Net Undercount Risk for Young Children (Ages 0-4)
by Census Tract San Francisco
The census informs much of the data we share with you. A well-known challenge is that children are hard to count, some more than others. Guest author, Beth Jarosz from the Population Reference Bureau (PRB), discusses the importance of the census for children and the challenge of counting children accurately. She also shares a useful resource that predicts the hardest to count areas in California. Let’s all help ensure an accurate count on April 1, 2020.
Importance of Counting All Children in the 2020 Census
Every ten years, the United States counts the population of the nation, states, counties, and neighborhoods. This decennial census is so important that the U.S. Constitution requires it. Decennial census data are the foundation for political representation and redistricting but also have a wide variety of other important uses that impact children.
Funding allocation: Census data are used to allocate billions of dollars of federal funds each year. Much of that funding directly benefits children through programs such as Head Start, Supplemental Nutrition Assistance Program (SNAP), and the National School Lunch Program, which reimburses schools for free and reduced-price meals provided to eligible children.
Planning, policy, and programmatic decisions: Decennial census data also influence local policy and planning decision-making. For example, by tracking the number of children in a community, officials can anticipate the need for new classrooms or schools.
Calculating rates: Census data serve as the foundation for the population data (decennial census counts, intercensal estimates, and projections) that we use to calculate rates, such as the teen birth rate, child/youth death rates by age, and child/youth death rates by race/ethnicity.
Benchmarking surveys: The census is crucial for surveys – American Community Survey, California Health Interview Survey, National Survey of Children’s Health, and others – because the population data gathered in the census forms the framework for collecting and weighting the data in those surveys.
Counting the Entire Population Accurately is a Challenge
While the goal of the 2020 Census is to count every person once, only once, and in the right place, counting more than 300 million people across nearly 3.8 million square miles is a considerable challenge. Despite the best efforts and careful planning of Census Bureau staff, the direct, physical enumeration of the U.S. population is imperfect. Some people may get counted more than once. For example, children in shared custody living arrangements may be counted more than once, and youth away at college may be counted at both their college and parental home. Some people may not get counted at all—people who lack a permanent address or who move frequently are at higher risk of being missed in the census.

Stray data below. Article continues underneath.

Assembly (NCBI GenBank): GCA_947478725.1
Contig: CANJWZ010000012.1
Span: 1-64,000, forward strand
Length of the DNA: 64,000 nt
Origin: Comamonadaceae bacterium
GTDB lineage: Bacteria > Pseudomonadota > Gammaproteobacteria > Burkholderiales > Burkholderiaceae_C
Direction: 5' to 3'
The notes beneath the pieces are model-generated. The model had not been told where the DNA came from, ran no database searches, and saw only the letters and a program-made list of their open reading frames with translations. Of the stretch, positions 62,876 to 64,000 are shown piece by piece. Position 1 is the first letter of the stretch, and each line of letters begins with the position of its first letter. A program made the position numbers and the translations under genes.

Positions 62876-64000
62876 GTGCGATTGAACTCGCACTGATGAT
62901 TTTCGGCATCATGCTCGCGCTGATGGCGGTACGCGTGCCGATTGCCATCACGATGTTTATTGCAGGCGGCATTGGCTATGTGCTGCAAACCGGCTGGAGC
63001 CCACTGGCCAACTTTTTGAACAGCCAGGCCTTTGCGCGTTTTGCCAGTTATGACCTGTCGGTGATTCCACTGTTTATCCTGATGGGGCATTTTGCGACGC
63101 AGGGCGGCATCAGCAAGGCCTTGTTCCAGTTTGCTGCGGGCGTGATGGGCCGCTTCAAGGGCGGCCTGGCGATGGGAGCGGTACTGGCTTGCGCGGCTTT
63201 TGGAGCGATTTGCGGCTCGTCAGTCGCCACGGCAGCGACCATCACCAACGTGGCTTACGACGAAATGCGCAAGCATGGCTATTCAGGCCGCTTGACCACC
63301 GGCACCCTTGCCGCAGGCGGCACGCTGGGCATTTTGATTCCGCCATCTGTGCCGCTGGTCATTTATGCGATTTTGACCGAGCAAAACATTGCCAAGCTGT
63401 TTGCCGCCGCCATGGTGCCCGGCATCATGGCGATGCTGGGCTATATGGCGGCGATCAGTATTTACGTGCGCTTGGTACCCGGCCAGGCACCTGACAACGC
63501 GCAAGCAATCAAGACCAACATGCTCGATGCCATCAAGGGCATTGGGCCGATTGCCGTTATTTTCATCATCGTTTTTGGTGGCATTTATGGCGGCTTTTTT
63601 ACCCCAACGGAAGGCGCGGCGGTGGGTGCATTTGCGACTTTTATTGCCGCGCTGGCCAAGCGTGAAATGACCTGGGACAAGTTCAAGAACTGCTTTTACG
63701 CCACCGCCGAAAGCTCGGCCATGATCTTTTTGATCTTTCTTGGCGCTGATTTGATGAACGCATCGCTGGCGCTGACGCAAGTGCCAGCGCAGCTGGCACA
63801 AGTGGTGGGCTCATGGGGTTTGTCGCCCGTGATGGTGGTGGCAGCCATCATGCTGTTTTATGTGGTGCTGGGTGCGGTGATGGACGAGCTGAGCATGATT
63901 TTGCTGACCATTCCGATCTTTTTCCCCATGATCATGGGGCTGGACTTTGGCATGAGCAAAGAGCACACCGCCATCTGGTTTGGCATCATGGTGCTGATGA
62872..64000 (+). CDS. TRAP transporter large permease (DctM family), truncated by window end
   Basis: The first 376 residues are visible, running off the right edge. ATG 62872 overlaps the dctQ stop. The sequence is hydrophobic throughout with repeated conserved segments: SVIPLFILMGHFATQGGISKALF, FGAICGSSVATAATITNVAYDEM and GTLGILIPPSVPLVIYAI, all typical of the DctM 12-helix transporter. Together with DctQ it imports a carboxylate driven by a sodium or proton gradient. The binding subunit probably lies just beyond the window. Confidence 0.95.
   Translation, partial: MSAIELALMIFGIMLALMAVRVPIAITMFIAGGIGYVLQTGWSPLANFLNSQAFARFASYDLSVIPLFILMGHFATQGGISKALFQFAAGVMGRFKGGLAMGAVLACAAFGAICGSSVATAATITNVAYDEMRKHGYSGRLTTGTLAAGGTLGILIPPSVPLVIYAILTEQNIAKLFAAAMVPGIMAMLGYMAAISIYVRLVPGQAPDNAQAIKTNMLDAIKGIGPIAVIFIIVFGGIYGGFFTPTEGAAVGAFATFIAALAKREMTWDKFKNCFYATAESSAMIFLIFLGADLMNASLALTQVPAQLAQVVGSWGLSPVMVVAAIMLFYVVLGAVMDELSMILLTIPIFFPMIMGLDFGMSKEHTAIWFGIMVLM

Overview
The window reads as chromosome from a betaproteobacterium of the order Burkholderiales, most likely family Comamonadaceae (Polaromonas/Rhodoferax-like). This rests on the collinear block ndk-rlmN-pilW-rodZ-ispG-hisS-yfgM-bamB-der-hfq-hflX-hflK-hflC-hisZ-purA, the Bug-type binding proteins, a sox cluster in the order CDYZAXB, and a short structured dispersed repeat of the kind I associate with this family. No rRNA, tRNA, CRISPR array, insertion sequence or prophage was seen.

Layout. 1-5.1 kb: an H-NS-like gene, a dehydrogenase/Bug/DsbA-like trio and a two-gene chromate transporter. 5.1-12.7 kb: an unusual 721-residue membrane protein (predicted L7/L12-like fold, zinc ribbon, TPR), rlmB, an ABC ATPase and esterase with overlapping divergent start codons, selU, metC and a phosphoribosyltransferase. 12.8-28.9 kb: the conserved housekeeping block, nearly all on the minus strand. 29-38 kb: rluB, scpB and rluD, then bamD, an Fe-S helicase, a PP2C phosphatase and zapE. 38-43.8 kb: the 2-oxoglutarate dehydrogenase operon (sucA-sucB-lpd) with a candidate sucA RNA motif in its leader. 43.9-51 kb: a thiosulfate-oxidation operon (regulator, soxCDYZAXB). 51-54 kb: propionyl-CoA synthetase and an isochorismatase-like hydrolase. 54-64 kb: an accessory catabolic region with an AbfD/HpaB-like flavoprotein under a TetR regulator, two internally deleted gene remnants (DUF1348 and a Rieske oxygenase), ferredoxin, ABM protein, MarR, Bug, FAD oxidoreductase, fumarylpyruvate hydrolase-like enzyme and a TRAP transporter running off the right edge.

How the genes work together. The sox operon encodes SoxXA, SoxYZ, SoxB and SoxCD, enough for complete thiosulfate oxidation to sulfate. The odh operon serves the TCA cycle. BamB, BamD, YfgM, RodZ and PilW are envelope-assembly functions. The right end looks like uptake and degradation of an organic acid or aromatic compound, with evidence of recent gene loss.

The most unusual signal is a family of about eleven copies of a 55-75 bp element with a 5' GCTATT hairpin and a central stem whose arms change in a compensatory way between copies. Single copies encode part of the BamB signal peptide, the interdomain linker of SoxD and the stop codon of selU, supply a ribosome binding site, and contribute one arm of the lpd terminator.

Young children are most at risk of being missed. In 2010, the Census Bureau estimated that their total overcount was fairly small (about 36,000 people, or 0.1 percent of the population), but over/under-counts varied by age, race/ethnicity, and other characteristics. Both the 2000 and 2010 Censuses tended to undercount young children, renters, and some racial/ethnic groups, and to overcount older people, non-Hispanic white people, and homeowners.
Where Might Children be Missed in the Census?
PRB evaluated the characteristics of counties where children were undercounted in previous censuses. These characteristics include a higher-than-average:
- Percent of children living in female-headed households.
- Percent of households that are linguistically isolated.
- Percent of young children living with grandparent householders.
- Percent of young children living in immigrant families.
New Resource for Addressing Census Undercount
PRB, using data provided by the Census Bureau, developed a new measure of undercount risk by neighborhood (referred to as census tracts) around the country and then categorized these communities based on the risk of undercount for young children.
To help communities identify these high risk areas and provide guidance for outreach and services that may help ensure a complete count, PRB has made these data available through an online and interactive Hard to Count 2020 Map application. This was developed by the CUNY Mapping Service at the City University of New York’s Graduate Center.
An example is shown above. In San Francisco County, we can identify in which tracts counting young children ages 0 to 4 will be particularly difficult.
You can learn more about the factors associated with undercount and about nationwide efforts to count all kids. You can also find out how to get involved directly in California’s Complete Count efforts.
Posted by kidsdata.org